<h2>What is the basic principle of statics when reactions depend on displacements?</h2><p>In statics, when reactions depend on displacements, the equilibrium conditions must account for the fact that the support reactions are not constant but vary with the displacements of the structure. This typically involves solving a system of equations that includes both the equilibrium equations and the compatibility conditions, which relate the displacements to the reactions.</p><h2>How do you formulate the equilibrium equations in such problems?</h2><p>The equilibrium equations are formulated by ensuring that the sum of all forces and moments acting on the structure equals zero. However, in cases where reactions depend on displacements, these equations will include terms that represent the relationship between the displacements and the reactions. This often requires the use of stiffness or flexibility matrices to describe the system's response.</p><h2>What role do compatibility conditions play in these problems?</h2><p>Compatibility conditions are crucial because they ensure that the displacements and deformations of the structure are consistent with the physical constraints and boundary conditions. These conditions are used to relate the displacements to the reactions and must be satisfied along with the equilibrium equations to accurately describe the behavior of the structure.</p><h2>How do you solve the system of equations that arise in these problems?</h2><p>Solving the system of equations typically involves using numerical methods, such as the finite element method (FEM), to handle the complexity of the relationships between displacements and reactions. The system of equations can be large and non-linear, requiring iterative techniques and computational tools to find a solution that satisfies both the equilibrium and compatibility conditions.</p><h2>Can you provide an example of a structure where reactions depend on displacements?</h2><p>A common example is a beam on an elastic foundation, where the support reactions are a function of the beam's displacements. The foundation provides a reaction force that depends on the local displacement of the beam, leading to a coupled system of equations that must be solved to determine the beam's deflection and the corresponding reactions.</p>

## What is the basic principle of statics when reactions depend on displacements?

In statics, when reactions depend on displacements, the equilibrium conditions must account for the fact that the support reactions are not constant but vary with the displacements of the structure. This typically involves solving a system of equations that includes both the equilibrium equations and the compatibility conditions, which relate the displacements to the reactions.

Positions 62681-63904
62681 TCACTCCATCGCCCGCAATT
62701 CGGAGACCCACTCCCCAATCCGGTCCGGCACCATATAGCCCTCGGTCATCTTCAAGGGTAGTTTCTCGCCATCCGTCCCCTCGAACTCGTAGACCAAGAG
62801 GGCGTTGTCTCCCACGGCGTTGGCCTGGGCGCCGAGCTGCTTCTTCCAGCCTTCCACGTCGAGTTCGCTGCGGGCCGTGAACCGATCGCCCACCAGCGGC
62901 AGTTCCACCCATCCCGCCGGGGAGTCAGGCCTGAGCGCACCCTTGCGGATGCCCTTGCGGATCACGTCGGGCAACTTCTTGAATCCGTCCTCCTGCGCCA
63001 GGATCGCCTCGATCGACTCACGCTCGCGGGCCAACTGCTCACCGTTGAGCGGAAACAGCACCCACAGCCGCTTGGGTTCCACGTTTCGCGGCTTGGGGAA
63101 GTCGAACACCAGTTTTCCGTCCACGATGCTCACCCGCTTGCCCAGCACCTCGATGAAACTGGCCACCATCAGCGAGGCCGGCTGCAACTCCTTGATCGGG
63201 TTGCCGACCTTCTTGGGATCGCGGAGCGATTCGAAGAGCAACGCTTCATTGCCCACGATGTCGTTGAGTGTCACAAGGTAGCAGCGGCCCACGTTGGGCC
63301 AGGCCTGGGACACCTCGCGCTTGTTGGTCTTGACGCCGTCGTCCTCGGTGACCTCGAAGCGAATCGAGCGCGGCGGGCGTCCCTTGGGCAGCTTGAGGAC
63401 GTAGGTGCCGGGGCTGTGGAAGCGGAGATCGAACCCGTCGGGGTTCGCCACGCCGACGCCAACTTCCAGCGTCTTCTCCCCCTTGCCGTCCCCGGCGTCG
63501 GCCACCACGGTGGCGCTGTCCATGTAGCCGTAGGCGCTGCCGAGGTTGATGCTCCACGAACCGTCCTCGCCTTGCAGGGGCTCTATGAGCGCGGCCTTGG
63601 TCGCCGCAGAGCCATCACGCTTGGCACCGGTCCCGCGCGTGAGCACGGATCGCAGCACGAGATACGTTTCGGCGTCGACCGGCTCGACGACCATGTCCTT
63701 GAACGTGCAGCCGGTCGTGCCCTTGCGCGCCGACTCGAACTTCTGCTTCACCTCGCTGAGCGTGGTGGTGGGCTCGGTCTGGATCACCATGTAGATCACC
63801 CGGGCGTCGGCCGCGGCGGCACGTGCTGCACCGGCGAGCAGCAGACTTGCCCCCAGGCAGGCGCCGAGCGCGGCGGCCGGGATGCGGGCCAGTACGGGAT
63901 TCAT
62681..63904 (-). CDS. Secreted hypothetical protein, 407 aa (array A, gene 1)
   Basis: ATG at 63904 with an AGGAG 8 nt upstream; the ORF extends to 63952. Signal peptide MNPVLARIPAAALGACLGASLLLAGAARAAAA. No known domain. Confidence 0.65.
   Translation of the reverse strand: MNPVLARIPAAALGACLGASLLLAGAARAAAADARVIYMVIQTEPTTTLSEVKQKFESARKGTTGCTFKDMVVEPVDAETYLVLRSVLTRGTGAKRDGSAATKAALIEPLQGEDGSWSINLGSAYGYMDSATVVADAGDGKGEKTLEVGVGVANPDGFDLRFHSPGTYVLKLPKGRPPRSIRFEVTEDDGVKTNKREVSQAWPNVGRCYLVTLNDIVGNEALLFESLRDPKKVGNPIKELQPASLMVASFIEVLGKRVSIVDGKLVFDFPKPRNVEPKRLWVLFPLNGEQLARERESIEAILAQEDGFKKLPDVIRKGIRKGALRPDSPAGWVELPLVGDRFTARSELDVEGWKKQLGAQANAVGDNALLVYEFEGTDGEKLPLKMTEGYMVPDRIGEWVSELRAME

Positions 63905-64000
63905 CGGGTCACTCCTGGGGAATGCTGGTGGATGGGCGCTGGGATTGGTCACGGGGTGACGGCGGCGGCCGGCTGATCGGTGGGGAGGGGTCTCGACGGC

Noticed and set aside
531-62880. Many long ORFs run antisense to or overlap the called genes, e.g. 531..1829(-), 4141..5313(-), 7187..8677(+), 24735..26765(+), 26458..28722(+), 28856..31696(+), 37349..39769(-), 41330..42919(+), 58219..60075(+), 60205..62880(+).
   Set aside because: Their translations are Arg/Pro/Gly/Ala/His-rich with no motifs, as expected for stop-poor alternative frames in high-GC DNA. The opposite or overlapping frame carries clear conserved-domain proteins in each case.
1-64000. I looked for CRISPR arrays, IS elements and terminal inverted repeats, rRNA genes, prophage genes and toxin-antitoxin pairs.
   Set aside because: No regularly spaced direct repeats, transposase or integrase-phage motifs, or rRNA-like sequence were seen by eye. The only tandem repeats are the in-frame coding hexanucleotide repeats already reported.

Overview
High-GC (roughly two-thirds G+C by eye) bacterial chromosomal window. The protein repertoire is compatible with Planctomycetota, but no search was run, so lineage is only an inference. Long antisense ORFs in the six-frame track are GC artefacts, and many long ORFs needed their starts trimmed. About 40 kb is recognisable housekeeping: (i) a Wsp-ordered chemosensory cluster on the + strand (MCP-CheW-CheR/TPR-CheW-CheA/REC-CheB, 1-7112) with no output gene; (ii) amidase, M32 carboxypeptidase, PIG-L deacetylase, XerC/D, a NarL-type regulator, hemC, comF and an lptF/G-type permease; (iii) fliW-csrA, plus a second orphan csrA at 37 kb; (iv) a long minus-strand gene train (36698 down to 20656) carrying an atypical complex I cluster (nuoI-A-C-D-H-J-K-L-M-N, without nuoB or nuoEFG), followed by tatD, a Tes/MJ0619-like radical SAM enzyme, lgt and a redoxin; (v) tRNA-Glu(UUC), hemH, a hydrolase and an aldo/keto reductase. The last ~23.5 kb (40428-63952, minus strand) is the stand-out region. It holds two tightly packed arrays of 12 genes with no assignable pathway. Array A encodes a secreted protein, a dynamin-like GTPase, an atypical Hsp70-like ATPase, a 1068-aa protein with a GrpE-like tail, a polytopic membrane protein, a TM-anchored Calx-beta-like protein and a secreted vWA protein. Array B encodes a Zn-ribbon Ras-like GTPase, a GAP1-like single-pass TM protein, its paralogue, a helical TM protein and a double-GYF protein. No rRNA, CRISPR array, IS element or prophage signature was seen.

## How do you formulate the equilibrium equations in such problems?

The equilibrium equations are formulated by ensuring that the sum of all forces and moments acting on the structure equals zero. However, in cases where reactions depend on displacements, these equations will include terms that represent the relationship between the displacements and the reactions. This often requires the use of stiffness or flexibility matrices to describe the system's response.

## What role do compatibility conditions play in these problems?

Compatibility conditions are crucial because they ensure that the displacements and deformations of the structure are consistent with the physical constraints and boundary conditions. These conditions are used to relate the displacements to the reactions and must be satisfied along with the equilibrium equations to accurately describe the behavior of the structure.

## How do you solve the system of equations that arise in these problems?

Solving the system of equations typically involves using numerical methods, such as the finite element method (FEM), to handle the complexity of the relationships between displacements and reactions. The system of equations can be large and non-linear, requiring iterative techniques and computational tools to find a solution that satisfies both the equilibrium and compatibility conditions.

## Can you provide an example of a structure where reactions depend on displacements?

A common example is a beam on an elastic foundation, where the support reactions are a function of the beam's displacements. The foundation provides a reaction force that depends on the local displacement of the beam, leading to a coupled system of equations that must be solved to determine the beam's deflection and the corresponding reactions.